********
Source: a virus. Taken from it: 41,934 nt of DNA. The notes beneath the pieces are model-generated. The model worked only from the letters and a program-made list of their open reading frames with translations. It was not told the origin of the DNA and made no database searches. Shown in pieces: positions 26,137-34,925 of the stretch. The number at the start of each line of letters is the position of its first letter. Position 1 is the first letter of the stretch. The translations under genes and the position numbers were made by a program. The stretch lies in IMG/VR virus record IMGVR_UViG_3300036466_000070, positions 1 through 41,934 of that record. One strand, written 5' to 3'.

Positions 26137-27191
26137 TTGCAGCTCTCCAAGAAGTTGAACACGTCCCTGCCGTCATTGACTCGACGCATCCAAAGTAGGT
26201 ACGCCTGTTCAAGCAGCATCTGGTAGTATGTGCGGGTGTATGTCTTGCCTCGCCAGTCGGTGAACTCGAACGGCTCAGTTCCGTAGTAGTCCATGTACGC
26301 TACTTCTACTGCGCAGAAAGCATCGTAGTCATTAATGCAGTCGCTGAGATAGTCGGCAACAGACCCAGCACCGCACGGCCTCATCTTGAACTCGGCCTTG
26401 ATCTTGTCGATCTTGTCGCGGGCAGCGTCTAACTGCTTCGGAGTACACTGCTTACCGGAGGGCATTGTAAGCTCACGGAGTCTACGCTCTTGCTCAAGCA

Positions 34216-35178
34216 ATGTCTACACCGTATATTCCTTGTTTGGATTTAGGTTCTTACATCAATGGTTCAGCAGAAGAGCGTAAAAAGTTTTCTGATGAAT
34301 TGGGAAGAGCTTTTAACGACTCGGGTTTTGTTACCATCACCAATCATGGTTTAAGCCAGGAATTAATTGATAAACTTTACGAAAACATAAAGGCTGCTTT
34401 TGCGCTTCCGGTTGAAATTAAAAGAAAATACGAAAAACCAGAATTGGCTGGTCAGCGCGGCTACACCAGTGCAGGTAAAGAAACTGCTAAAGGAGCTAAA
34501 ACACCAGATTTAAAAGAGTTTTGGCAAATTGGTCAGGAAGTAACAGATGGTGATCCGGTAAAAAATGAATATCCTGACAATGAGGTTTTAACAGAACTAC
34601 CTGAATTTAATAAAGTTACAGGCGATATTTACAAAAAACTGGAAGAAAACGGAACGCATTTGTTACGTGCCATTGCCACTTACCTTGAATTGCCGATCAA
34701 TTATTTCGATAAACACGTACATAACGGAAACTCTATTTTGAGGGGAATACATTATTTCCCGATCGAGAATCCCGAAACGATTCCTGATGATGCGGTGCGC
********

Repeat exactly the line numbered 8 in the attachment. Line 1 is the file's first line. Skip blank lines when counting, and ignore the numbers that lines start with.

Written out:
34216 ATGTCTACACCGTATATTCCTTGTTTGGATTTAGGTTCTTACATCAATGGTTCAGCAGAAGAGCGTAAAAAGTTTTCTGATGAAT